June -Immediately after the stormy hearing in City Council chambers in January, Mayor Schwab went to the New York State Supreme Court seeking restraint of the Commission from continuing it's hearings, preliminary to making a contract. The City looses and will seek an appeal. Construction contracts for the new passenger station on the East Side will be awarded July 12th. Copies of plans and specifications have been sent to 17 contractors, many of them located in Buffalo.
July -The Grade Crossing and Terminal Commission begins holding their final public hearings and the temporary use and improvement, of the Lehigh Valley station is adopted. The Buffalo Real Estate Board, Main Street Association, and Chamber of commerce give their full endorsement. The City Planning Association also lends its support with the proviso that Main, Washington, and Exchange Streets will be cleared of the existing buildings, and that there will be erected thereon, as soon as possible a building in architectural symmetry with the terminal development. The concrete has been finished and the laying of asphalt started on the 50 feet wide and 4,000 feet long Lindbergh Boulevard connecting William Street from Fillmore Avenue with Broadway. Buffalo Central Terminal costing $14,000,000 sitting on 70 acres with 39 miles of track, freight houses, baggage and mail depots will be completed prior to April 21, 1929.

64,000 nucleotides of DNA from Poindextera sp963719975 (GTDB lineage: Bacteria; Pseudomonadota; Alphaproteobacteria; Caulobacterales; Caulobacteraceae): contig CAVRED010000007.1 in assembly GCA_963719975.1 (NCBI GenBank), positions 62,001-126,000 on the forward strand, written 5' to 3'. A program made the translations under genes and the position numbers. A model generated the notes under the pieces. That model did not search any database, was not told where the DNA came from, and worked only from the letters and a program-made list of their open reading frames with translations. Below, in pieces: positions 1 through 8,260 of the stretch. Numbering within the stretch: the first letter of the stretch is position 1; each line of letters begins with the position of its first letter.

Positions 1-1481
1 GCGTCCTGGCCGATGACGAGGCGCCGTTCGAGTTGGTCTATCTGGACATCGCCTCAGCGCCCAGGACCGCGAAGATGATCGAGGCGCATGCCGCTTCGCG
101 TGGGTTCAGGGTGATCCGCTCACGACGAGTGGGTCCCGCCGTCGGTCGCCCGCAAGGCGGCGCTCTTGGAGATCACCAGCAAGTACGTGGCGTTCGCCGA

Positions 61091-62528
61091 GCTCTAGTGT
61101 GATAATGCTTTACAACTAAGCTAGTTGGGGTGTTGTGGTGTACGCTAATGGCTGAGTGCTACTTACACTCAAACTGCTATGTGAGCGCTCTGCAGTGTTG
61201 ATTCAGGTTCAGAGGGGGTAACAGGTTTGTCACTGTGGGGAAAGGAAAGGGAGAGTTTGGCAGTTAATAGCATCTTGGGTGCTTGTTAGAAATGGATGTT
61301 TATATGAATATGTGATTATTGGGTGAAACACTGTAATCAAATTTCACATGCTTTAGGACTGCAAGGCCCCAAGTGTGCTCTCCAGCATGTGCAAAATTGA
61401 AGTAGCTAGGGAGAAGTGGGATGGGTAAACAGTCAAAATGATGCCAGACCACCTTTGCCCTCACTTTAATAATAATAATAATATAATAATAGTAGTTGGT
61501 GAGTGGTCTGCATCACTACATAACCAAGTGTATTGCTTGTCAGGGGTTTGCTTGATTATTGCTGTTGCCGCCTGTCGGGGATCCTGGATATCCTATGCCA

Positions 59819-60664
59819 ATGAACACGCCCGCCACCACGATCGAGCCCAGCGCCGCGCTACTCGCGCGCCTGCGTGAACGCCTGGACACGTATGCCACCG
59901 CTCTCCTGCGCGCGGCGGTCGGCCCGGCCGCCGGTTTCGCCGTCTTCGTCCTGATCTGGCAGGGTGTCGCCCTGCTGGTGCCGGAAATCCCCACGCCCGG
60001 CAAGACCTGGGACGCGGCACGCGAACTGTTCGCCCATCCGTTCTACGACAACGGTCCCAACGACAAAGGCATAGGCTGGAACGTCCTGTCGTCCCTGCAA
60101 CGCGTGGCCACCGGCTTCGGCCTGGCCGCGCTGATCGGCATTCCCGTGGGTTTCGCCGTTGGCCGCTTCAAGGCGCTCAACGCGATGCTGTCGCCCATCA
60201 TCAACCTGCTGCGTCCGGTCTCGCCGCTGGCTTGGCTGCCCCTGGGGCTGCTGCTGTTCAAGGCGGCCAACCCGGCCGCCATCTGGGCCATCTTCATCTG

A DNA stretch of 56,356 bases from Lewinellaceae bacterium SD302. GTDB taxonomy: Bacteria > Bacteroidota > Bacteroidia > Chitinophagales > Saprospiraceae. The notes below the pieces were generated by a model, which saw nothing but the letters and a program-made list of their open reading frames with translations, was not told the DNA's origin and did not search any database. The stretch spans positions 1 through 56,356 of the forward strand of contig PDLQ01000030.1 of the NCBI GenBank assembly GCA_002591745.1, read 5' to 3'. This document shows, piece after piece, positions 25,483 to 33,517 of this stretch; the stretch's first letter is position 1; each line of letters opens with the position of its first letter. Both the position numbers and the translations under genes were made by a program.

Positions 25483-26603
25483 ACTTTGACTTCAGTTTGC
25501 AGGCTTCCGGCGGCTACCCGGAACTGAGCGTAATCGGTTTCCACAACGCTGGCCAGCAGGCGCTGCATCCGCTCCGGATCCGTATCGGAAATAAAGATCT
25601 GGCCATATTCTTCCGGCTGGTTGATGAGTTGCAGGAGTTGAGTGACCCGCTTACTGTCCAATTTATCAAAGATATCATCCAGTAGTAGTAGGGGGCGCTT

September -Plans for the main station building of Buffalo Central Terminal are filed with the City of Buffalo Bureau of Buildings on the 8th. Architects are Alfred Fellheimer & Steward Wagner of New York City. The contractors are Walsh Construction Company of Syracuse, New York. R.K. Eilenberger was the Buffalo project's Field Superintendent.
October -Construction work is being rushed on Central terminal. By the 2nd, excavation work and the installation of foundation footings for the plaza are complete. The Power House frame is up and laying of the foundations for the building proper will begin next week. Mayor Schwab not yet giving up the fight, sends several letters to the Interstate Commerce Commission in Washington, D.C.. Seeking a personal interview and frank discussion of the matter regarding the laying of six tracks in the canal bed, where there now are two through the Terrace, not providing for an adequate downtown station, and street changes. The Grade Crossing and Terminal Commission then informs the City of Buffalo that in order to eliminate dangerous grade crossings on Main, Washington, Pearl, Genesee, and Erie Streets, as part of the $8,2 million Downtown Station plan it will have to bear approximately $2 million of the estimated cost. $3.4 million is allocated for track relocation and $2.8 million for an addition to the Lehigh Valley Terminal. Mayor Schwab believes the action of the Commission carries no legal weight and they have to come to the City Council which will never approve this plan.